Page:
Let’s think about New York in this hypothetical. Right now, New York has twenty-seven congressional districts. Now let’s say I waved my wand and only fourteen of New York’s representatives were chosen from individual districts, and the other thirteen were elected from three different geographic entities: five from Long Island, Queens, and Staten Island; four from Manhattan, Brooklyn, the Bronx, and two or three suburban counties up through the lower Hudson Valley; and four from the rest of the state (one would have to study the population distribution, but this seems roughly fair to me). What would such a system produce? Probably a few more Republicans! Certainly, the first region would tilt somewhat Republican. And at least one of the four at-large representatives from the Manhattan-Hudson region would likely be a Republican. This person would probably be from the Hudson Valley, but he or she would have to be more moderate than your average House Republican to have garnered enough votes to win the seat. And the upstate New York region would certainly lean Republican, but upstate New York has enough urban areas that this district would typically elect one at-large Democrat, who would again be more moderate than your typical Democrat.
Replicate this all over the country and what happens? You have a chance at having maybe 15 or more Republicans who would play some legislative ball with Democrats at budget time. Fifteen may not sound like much, but when we’re talking congressional votes, 15 is a lot—maybe enough to swing an outcome. Concomitantly you’d have that many fewer very conservative Republicans and very liberal Democrats from ultra-safe districts, many of which would be eliminated.
Expand—Yes!—the House of Representatives (Under One Condition)
While I’m tossing pies in the sky, here’s another thought. The House of Representatives has been at 435 members since after the 1910 census. The population in 1910 was 92 million. Today it’s 320 million. A congressman in 1910 represented about 260,000 people. Today, one represents more than 700,000. The founders intended the lower House to be close to the people. It’s awfully hard for a representative to be close to 730,000 people.
Compare our House to the UK’s House of Commons. It holds 650 members, each representing around 100,000 constituents. The 577 members of the French Assembly each represent around 115,000 people. The 150 members of Australia’s House of Representatives each represent on average around 160,000 people. At those sizes, a legislator can know his or her district very intimately, which is just what our founders intended.
We can’t go that small—going down to 100,000 constituents per district would give us a lower house with 3,200 members! And mind you, I would never favor increasing the size of Congress if the new members were elected on the same single-member basis. Any increase in size would absolutely have to be tied to and predicated upon de-mandating single-member districts. If new members could be elected according to a scheme like the one I laid out above, I think expansion should merit the most serious consideration. If we could add, say, 65 seats, up to a nice round 500, and if we could ensure that the bulk of those 65, or indeed all of them, would not be elected from ultra-safe conservative or liberal districts but from ideologically heterogeneous districts or regions or whole states, the very nature of the House of Representatives would change for the better. You’d have a critical mass of compromisers.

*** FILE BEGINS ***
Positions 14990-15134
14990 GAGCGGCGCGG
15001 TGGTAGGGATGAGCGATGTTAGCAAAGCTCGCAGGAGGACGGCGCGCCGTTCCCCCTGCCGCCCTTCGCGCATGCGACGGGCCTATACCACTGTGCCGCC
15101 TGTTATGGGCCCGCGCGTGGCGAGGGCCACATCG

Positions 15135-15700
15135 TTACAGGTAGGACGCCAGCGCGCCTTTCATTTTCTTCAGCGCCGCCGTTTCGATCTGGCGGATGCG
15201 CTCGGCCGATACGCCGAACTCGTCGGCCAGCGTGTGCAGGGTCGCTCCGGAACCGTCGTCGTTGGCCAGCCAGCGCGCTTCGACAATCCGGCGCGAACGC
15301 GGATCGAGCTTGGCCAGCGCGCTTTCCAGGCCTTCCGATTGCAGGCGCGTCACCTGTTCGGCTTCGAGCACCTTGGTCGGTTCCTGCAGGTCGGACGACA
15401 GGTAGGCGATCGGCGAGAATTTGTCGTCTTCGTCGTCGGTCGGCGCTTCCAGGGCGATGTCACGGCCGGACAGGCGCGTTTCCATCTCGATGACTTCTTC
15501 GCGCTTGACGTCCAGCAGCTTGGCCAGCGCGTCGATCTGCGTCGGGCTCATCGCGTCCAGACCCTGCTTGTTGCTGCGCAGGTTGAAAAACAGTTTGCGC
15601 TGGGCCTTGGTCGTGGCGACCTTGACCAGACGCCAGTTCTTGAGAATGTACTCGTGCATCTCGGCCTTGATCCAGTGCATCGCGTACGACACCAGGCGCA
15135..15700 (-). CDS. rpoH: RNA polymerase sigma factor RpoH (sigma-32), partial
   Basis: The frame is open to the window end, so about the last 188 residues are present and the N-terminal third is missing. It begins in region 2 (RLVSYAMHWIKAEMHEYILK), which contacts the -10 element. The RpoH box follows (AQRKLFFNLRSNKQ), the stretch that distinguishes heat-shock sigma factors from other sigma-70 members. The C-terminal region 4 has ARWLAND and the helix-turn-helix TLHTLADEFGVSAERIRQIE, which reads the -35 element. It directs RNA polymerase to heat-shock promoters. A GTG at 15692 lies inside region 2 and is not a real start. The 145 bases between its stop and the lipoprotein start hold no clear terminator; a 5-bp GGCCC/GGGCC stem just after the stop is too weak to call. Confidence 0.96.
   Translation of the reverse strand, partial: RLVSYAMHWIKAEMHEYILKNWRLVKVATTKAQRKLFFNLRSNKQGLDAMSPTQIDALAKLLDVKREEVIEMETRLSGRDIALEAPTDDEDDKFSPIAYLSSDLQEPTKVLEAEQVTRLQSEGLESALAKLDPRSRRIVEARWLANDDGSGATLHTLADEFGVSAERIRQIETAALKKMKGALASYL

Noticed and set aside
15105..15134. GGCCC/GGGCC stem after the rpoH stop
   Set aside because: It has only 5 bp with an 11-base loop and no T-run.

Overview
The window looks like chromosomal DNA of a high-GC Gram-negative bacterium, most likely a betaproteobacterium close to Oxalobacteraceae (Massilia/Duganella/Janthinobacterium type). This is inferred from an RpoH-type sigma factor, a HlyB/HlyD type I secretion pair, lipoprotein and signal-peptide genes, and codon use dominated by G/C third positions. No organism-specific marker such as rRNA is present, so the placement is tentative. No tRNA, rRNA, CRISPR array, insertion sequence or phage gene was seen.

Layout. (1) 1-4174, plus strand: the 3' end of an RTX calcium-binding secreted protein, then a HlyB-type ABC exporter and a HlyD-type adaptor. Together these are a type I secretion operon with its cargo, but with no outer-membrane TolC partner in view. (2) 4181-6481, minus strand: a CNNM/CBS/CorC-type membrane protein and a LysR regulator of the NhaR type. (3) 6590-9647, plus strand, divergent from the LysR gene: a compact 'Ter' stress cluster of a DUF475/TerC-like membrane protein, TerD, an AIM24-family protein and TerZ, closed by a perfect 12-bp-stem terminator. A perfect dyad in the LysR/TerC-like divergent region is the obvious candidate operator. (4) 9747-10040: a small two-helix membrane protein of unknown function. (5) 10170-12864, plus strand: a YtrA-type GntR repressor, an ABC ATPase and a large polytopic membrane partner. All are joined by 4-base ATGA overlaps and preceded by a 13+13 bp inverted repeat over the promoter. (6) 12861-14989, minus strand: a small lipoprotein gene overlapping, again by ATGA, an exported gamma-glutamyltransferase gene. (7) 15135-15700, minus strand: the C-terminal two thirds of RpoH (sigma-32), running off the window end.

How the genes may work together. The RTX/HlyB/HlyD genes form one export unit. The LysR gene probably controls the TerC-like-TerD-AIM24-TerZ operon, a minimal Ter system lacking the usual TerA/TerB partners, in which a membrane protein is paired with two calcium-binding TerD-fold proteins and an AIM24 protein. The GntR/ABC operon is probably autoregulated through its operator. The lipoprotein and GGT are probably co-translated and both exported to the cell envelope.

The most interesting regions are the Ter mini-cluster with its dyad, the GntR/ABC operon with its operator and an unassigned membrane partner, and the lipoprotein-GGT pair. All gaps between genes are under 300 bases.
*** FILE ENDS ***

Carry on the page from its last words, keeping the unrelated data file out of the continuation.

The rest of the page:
Revive Moderate Republicanism
There is no project in American politics more important, none that could do more to reduce polarization, than reviving moderate Republicanism. I say that as a liberal and an enrolled Democrat. That’s the precise inflection point at which the system is really broken. If some person or group of people will put money—and serious money; billions, not millions—into this project, that person or persons can help rescue the republic. A Club for Growth of the center can save this country.
Why? Imagine a typical conservative Republican House member. Not a radical, just a typical conservative. When he got to Congress—say, back in the early days of the Bush administration—he was a right-wing freak. Now things have shifted enough that he’s just a run-of-the-mill conservative. And the only pressure he ever gets back home is from his right. The district is cut in such a way that he doesn’t really have to pursue Democratic or independent votes. The voters he does care about take instruction from Rush Limbaugh and Sean Hannity and the local Christian broadcaster. The local newspaper is right-wing. There are four or five ambitious people eyeing his seat—a few state legislators, a rich businessman or two. Each of them is more right-wing than the last. It’s unrelenting, and it’s why these people vote the way they do.